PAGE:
Howard Kurtz, on Fox News, questioned any call to talk about Trump because after the allegations came out, "We had an election ... and he won." Alabama Republicans have effectively acknowledged that even if Roy Moore's accusers are believable, getting Moore's vote on GOP policies is worth electing another predator. As for Clarence Thomas, the only person being held accountable for his alleged abusive actions seems to be Joe Biden, who as a senator presided over Thomas' confirmation hearings. When even Donald Trump, of all people, dared to tweet about Franken's misconduct, I found myself shaking with anger at the President's smug audacity.

In the face of the GOP resistance to taking responsibility for electing known predators, it's easy to want to circle the wagons around Franken. What Franken is accused of doing is not nearly as destructive as the allegations against Moore or Trump. What's more, being principled on Franken won't shame GOP members into changing their ways. Anyone who watched the "Access Hollywood" tape and supported Trump is likely beyond such shame.

Monday, November 20, 2017

Florida and Criminalizing Autism

Last April I wrote about the arrest of John Haywood, a ten year old autistic boy, who sobs as he's taken to the police career, his mother filming it. The video went viral, as well it should, because it's awful. I wrote:
If the video shocks you, and it should, imagine how often children with autism or other disabilities are being arrested in situations where there's no video, no parent present and no viral outrage. If teachers, administrators, and cops continue to criminalize children for violating what I have come to call a "cult of compliance," punishing them for acting in ways that come naturally, how can we decriminalize disability?
Seven months later, despite the media outcry, the boy still faces charges, isn't in school, and nothing has changed.

Viral videos aren't enough.

Friday, November 17, 2017

Diplomats with Disabled Kids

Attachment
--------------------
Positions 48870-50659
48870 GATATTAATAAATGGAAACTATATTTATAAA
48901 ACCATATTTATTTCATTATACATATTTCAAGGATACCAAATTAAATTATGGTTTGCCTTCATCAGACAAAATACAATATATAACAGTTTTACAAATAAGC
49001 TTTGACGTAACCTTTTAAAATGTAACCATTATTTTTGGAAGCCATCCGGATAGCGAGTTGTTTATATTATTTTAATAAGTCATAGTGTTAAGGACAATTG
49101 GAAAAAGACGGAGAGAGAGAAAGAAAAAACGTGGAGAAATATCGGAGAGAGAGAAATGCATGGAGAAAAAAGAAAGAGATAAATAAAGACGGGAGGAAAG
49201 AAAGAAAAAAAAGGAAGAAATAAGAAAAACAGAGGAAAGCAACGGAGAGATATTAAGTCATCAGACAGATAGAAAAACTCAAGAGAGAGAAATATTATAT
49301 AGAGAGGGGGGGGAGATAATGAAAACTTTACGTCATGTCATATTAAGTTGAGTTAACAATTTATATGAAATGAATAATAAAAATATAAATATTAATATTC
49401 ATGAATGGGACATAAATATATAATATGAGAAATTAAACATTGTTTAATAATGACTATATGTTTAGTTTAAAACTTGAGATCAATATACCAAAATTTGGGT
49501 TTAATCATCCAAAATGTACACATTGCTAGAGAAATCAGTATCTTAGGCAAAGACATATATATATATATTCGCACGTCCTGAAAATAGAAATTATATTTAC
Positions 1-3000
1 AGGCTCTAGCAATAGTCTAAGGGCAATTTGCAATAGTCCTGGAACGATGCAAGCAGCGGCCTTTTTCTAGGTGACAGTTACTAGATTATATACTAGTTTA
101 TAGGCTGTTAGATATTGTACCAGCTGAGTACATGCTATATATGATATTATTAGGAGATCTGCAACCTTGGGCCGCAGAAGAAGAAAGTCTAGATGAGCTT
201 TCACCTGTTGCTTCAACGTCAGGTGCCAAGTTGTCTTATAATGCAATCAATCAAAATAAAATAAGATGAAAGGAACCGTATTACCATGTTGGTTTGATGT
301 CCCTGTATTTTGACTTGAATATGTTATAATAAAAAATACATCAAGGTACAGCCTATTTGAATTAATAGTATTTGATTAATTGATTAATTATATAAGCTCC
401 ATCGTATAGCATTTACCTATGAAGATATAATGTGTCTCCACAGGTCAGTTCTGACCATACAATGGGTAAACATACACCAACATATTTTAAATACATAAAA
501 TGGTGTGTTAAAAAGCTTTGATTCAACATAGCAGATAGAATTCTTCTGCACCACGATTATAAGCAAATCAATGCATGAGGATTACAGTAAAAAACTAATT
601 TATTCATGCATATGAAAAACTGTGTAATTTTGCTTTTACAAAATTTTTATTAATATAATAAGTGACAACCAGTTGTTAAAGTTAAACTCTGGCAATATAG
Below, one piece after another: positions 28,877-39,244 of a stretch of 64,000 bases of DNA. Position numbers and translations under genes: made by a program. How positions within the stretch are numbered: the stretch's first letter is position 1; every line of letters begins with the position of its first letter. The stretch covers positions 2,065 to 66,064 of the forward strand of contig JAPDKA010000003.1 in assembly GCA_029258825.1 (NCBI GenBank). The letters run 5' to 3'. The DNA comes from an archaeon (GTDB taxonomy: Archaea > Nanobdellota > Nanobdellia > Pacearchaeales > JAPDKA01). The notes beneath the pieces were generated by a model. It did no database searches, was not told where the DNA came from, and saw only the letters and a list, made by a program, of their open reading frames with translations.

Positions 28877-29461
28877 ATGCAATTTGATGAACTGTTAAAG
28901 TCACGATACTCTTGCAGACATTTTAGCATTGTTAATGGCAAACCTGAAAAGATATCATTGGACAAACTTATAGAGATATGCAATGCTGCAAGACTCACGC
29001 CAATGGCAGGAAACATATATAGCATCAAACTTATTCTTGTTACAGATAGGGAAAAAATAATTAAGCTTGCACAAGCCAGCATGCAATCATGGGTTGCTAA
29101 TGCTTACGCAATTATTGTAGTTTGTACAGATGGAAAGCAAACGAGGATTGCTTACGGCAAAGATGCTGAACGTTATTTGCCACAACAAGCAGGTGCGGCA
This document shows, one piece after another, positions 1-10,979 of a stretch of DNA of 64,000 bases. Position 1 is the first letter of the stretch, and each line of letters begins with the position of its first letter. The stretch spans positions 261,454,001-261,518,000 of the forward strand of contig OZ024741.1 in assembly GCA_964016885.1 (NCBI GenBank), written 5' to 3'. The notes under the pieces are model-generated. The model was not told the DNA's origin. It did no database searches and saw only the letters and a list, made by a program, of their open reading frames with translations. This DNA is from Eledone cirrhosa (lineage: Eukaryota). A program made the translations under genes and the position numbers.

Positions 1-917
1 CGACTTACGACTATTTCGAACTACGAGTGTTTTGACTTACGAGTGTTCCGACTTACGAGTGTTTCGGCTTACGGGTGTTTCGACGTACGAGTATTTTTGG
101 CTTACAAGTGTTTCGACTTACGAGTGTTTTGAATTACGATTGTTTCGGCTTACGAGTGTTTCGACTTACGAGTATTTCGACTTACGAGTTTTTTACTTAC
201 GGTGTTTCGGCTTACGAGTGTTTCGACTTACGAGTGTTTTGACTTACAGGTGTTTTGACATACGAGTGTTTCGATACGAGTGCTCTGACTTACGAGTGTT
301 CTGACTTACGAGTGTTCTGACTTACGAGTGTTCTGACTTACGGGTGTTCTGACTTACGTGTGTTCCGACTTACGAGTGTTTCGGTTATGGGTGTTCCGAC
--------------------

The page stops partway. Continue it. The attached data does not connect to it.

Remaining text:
In the endless litany of horrible things that the Trump administration is doing to disabled folks and their families, I missed this one. According to Foreign Policy, the Trump State Department is slashing funding for diplomats who have disabled children.
On Thursday, Sens. Ben Cardin (D-Md.) and Patty Murray (D-Wash.) sent a letter to the State Department questioning the department’s “troubling” plans to cut support for foreign service officers who have children with disabilities.
The Washington Post first reported on Oct. 29 that the State Department had quietly cut support for families with disabled children, including therapy, extended education, and one-on-one school aides. The Post also reported the State Department has suddenly barred some children from going abroad with their families.
“We ask enough of our diplomats,” the senators wrote in a letter addressed to Deputy Secretary of State John Sullivan. “Our actions should demonstrate the value that they bring to the State Department and the nation — not make it harder for them to serve.”
Foreign service officers typically take their spouses and families with them as they bounce between posts around the world. The State Department has provided allowances and other forms of support to foreign service officer families with disabled children so they can receive care and education comparable to what they would receive at home.
As I read this, basically diplomats have the right to fully access the benefits of U.S. special education and U.S. medicine when stationed overseas, should their families require it. That makes sense.

Naturally, it's being cut.

You can read the Washington Post report here.

Thursday, November 16, 2017

Ohio Abortion Ban

It's happening. Ohio is going to pass an anti-choice bill that criminalizes speech between a woman and her doctor. I wrote about the ban here. Kasich will surely sign it. I'm pretty livid.

This won't help people with Down syndrome. It's not intended to. It just keeps spreading stigma on the one hand, while serving as a vehicle to restrict reproductive rights on the other.

Tuesday, November 14, 2017

Red States and Disability

My latest in The Nation:
Mostly buried beneath early November’s onslaught of news, stories from Oklahoma, Iowa, and Maine reveal the ways that state governments, through both apparent incompetence and maliciousness, are failing disabled residents and their families. In the first two examples, disability programs are being cut as a result of self-imposed budget crises. In the third, the governor is using disability as a shield to ignore the will of the voters, while at the same time not serving disabled Mainers.